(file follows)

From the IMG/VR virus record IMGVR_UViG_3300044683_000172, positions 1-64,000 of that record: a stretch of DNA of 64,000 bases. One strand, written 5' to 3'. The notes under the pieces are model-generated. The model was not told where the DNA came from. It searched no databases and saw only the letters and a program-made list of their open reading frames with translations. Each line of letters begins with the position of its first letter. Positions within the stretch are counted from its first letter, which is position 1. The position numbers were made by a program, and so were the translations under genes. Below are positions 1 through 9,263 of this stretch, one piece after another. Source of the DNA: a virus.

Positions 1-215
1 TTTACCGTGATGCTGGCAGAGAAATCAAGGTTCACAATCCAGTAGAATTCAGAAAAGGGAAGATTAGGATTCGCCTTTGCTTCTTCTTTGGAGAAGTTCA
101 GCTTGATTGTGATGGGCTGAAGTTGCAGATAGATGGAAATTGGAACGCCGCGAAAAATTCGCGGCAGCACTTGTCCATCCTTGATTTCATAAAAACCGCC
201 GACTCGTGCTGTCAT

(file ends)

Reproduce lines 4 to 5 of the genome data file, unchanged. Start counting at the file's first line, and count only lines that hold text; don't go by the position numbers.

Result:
101 GCTTGATTGTGATGGGCTGAAGTTGCAGATAGATGGAAATTGGAACGCCGCGAAAAATTCGCGGCAGCACTTGTCCATCCTTGATTTCATAAAAACCGCC
201 GACTCGTGCTGTCAT